Dubai journalist who killed wife may walk free because he was 'provoked'

Dubai journalist who killed wife may walk free because he was 'provoked'
A British journalist who bludgeoned his wife to death at their Dubai home may walk free after having served just two years of a 15-year sentence.
2 min read
03 September, 2019
Francis Matthew was initially jailed for 15 years over his wife's killing [Getty]

A British editor who killed his wife in Dubai could walk free from court later this week after having served just two years of his 15-year sentence.

Lawyers for former Gulf News editor Francis Matthew, 63, will argue that the British expat killed his wife Jane, 62, in a fit of rage after she allegedly called him a "loser". 

Jane's brother, Peter Manning, says authorities in the UAE may pin the blame for the killing on his sister, as women in the country are not allowed to insult their husbands.

"It is grotesque to suggest that Jane insulted Francis and this means she somehow brought about her own death," Manning said earlier this week.

"The truth is that in places like UAE women are subservient, need to be obedient and can be beaten," he added.

Matthew killed his wife of 35 years after they reportedly rowed over their mounting debts, which had reached the region of £200,000 ( $240,000).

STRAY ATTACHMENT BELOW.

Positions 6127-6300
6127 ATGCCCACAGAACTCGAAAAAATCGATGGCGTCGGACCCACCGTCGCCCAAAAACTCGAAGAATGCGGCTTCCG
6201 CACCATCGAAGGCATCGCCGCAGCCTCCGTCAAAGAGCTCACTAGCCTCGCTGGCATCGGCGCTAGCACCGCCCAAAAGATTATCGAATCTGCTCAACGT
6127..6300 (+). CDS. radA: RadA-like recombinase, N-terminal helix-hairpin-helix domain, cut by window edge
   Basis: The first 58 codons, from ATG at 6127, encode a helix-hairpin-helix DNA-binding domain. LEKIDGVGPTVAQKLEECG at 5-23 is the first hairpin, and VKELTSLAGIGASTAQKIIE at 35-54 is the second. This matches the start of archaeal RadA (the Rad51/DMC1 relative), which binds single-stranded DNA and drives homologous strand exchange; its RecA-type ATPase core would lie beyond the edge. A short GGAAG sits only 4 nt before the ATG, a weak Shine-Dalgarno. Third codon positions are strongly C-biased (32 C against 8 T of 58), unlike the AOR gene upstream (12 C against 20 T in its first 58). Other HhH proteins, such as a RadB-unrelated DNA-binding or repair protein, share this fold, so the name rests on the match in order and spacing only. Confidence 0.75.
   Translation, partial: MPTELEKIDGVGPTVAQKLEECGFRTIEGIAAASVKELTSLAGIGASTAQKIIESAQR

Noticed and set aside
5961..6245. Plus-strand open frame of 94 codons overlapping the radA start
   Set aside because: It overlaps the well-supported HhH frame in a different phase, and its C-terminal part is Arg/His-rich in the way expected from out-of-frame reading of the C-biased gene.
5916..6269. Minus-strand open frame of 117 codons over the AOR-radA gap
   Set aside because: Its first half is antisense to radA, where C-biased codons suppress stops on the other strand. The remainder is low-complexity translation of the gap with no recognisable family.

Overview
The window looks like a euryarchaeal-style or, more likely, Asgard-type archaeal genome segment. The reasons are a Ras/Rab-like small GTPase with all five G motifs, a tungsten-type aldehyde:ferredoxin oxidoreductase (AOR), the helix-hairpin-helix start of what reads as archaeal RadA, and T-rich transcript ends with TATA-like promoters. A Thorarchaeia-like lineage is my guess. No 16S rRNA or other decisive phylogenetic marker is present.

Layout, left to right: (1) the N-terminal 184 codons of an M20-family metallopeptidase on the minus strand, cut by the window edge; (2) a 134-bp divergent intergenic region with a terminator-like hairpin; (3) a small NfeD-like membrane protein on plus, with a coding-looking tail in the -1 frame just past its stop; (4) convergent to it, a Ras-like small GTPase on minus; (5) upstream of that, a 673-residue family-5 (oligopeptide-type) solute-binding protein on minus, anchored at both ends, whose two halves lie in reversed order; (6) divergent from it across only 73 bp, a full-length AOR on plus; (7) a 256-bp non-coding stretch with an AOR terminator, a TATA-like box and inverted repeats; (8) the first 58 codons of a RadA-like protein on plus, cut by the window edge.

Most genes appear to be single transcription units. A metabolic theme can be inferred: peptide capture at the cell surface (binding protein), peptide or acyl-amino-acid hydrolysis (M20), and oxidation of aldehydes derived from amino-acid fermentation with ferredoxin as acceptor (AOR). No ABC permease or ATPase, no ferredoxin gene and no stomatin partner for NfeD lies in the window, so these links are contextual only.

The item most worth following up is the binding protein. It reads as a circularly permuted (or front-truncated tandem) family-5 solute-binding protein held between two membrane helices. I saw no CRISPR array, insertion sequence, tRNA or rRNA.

The former Economist journalist killed with a hammer he had  taken from the house's kitchen.
Francis Matthew [L] claims he killed his wife Jane [L] 
after being 'provoked' [Facebook]

Matthew went to work as normal that day, calling police to the scene only once he had returned home. He admitted to bludgeoning his wife to death while she lay in bed after having initially claimed that she was attacked by robbers.

Following the death of Matthew's father-in-law in March, the convicted killer's chances for early release dramatically improved.

In the UAE, private law claims can be made by a deceased victim's legal heirs. Jane Matthew had only two legal heirs - her now deceased father and her son. Jane's son, however, had waived his right to pursue legal proceedings.

With all private claims against Matthew now dropped, Emirati authorities may still impose a punishment as a public matter, but with a shorter term.

Matthew is expected to be released and deported from the UAE after his hearing on Wednesday.